result

verb
re·​sult | \ ri-ˈzəlt How to pronounce result (audio) \
resulted; resulting; results

Definition of result

 (Entry 1 of 2)

intransitive verb

1a : to proceed or arise as a consequence, effect, or conclusion death resulted from the disease
b : to have an issue or result the disease resulted in death

result

noun

Definition of result (Entry 2 of 2)

1 : something that results as a consequence, issue, or conclusion also : beneficial or tangible effect : fruit
2 : something obtained by calculation or investigation

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Other Words from result

Noun

resultful \ ri-​ˈzəlt-​fəl How to pronounce result (audio) \ adjective
resultless \ ri-​ˈzəlt-​ləs How to pronounce result (audio) \ adjective

Examples of result in a Sentence

Verb If you take this drug, side effects may result. Noun The book is the result of years of hard work and dedication. The end result of his work was a classic American novel. The investigation continued without result.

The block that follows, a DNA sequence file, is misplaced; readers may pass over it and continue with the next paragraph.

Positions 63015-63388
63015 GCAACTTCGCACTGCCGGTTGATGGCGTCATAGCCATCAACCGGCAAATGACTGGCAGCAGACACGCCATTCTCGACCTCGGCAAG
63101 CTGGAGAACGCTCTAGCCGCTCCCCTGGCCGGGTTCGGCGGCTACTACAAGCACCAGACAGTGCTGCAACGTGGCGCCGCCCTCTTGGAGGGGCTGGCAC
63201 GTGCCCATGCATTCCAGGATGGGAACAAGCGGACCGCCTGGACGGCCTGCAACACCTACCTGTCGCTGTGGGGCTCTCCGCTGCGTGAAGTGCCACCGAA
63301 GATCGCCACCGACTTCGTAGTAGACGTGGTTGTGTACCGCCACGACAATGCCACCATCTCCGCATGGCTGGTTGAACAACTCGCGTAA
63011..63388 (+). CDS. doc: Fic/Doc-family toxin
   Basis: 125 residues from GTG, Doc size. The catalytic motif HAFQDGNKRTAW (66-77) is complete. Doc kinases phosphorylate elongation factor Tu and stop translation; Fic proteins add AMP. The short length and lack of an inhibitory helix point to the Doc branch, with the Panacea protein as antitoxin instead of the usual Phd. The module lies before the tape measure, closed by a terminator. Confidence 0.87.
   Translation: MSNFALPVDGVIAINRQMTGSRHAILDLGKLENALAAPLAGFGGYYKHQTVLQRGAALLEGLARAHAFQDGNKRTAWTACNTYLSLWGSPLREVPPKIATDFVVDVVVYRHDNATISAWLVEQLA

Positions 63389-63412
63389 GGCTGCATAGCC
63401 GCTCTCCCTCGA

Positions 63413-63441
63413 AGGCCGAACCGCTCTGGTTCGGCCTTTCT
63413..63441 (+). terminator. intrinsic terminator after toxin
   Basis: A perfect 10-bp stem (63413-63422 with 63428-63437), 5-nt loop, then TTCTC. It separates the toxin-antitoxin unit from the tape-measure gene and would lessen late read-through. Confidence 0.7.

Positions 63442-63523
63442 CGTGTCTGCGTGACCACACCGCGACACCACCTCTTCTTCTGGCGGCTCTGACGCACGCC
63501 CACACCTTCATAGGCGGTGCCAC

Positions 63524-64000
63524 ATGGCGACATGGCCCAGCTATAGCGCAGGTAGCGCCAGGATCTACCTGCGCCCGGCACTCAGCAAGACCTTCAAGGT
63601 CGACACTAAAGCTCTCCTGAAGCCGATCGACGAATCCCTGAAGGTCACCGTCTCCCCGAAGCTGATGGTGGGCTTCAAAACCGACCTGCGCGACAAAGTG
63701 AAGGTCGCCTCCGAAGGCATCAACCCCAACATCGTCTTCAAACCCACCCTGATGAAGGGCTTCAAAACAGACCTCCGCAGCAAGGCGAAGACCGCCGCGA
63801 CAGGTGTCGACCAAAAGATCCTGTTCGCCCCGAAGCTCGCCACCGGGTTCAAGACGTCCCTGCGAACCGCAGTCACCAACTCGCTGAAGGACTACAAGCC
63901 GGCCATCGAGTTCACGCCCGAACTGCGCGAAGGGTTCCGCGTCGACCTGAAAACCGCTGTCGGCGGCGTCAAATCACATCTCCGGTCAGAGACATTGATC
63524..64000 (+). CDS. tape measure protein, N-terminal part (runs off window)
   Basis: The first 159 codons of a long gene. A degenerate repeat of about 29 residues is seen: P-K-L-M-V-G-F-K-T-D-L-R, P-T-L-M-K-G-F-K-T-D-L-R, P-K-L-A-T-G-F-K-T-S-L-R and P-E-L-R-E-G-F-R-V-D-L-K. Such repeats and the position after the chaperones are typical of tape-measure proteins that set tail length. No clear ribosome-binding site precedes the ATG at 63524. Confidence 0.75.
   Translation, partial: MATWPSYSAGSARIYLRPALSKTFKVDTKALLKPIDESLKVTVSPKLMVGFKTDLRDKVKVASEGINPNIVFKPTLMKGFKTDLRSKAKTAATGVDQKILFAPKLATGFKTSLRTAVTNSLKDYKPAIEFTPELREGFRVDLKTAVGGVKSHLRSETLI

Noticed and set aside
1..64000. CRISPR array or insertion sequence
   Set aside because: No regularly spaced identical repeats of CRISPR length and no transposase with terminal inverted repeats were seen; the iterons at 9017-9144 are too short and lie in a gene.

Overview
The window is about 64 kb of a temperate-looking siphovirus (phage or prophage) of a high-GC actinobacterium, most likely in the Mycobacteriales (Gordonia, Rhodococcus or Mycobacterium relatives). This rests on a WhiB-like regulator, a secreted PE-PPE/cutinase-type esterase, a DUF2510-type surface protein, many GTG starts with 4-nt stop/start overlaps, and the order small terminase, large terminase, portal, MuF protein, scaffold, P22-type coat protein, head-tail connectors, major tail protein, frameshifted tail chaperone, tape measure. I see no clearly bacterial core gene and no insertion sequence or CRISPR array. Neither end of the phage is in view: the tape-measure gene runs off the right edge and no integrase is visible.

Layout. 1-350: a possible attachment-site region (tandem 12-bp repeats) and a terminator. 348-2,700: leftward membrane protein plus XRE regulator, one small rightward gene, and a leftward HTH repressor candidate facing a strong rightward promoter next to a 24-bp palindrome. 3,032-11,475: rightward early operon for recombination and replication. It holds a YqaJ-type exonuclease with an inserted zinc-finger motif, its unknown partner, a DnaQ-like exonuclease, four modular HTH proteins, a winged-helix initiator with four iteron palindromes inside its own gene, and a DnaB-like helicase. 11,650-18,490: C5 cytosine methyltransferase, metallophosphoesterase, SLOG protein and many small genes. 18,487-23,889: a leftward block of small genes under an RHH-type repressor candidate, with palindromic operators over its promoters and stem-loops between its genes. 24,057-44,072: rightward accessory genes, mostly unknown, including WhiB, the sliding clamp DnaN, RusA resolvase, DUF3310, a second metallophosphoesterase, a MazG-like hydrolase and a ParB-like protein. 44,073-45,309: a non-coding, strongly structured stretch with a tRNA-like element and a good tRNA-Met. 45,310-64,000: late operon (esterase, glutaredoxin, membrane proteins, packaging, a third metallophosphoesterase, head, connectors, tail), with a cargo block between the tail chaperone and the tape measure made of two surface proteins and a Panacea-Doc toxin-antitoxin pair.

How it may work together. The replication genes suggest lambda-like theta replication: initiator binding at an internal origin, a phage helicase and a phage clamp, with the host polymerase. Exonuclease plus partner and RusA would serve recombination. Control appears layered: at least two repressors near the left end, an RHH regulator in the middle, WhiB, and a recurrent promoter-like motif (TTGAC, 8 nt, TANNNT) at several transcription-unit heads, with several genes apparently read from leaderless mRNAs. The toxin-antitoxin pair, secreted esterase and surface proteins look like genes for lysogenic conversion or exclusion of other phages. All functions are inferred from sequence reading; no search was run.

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Recent Examples on the Web: Verb Superintendent Ben Hegedish said the move will not only keep an experienced educator in the classroom, but also result in a savings of about $40,000 annually, since Schuld will be able to draw retirement pay. Chris M. Worrell, cleveland, 3 June 2021 In pregnant people, invasive listeriosis may cause only flu-like symptoms (such as fatigue or muscle aches) but result in serious pregnancy complications. Carolyn L. Todd, SELF, 2 June 2021 Still, there was some relief that the flooding didn't get bad enough to cause major damage to homes or result in more casualties. Nick Perry, Star Tribune, 31 May 2021 Some work environments are healthy and result in an open sharing of ideas and techniques. Expert Panel, Forbes, 28 May 2021 Montgomery called on Southwest Airlines to make sure the flying public is aware that disruptive or violent behavior is punishable through local and federal laws and could result in a ban on flying with the airline. Chris Boyette And David Williams, CNN, 26 May 2021 Having to track and store such records would be technically inefficient, the company said, and could result in innocent people being investigated by law enforcement. Jeff Horwitz, WSJ, 26 May 2021 Hurricanes most often occur in our late summer months, and often result in major and extended power outages. Bill Mckibben, The New Yorker, 26 May 2021 The largest fine the agency can seek is $35,000, but multiple offenses can result in a higher penalty, officials told CBS News. Errol Barnett, CBS News, 19 May 2021 Recent Examples on the Web: Noun Current anti-obesity drugs on the market result in a weight loss of about 6% to 12%, according to Kushner. Arielle Mitropoulos, ABC News, 4 June 2021 When Newton didn’t finish practice as a result of discomfort in his right hand, Agholor spent time checking in with his teammate. BostonGlobe.com, 4 June 2021 Its rise is not a result of global intervention but rather the actions of its founders. Sam Bahour, Washington Post, 3 June 2021 However, a strong result in either direction could influence how Congress chooses to act with its NIL bill. Erick Smith, USA TODAY, 3 June 2021 Several of this year’s Knicks, including Derrick Rose, Alec Burks, Nerlens Noel, Reggie Bullock and Elfrid Payton, will be free agents this summer — the result of a strategy in recent years to stack their rosters with short-term contracts. New York Times, 3 June 2021 The Pentagon is expected to release a report this month on UFO sightings, the result of a program designed to record and investigate sightings by the U.S. military. Laura Blasey, Los Angeles Times, 2 June 2021 And it’s not only the result of wives finally reaching their breaking point with their snoring husbands. Wendy Troxel, Time, 2 June 2021 Natalia Derevyanny, a spokeswoman for the medical examiner’s office, said Hilk’s death was determined to have been accidental and the result of lidocaine and monoethylglycinexylidide toxicity. Katherine Rosenberg-douglas, chicagotribune.com, 2 June 2021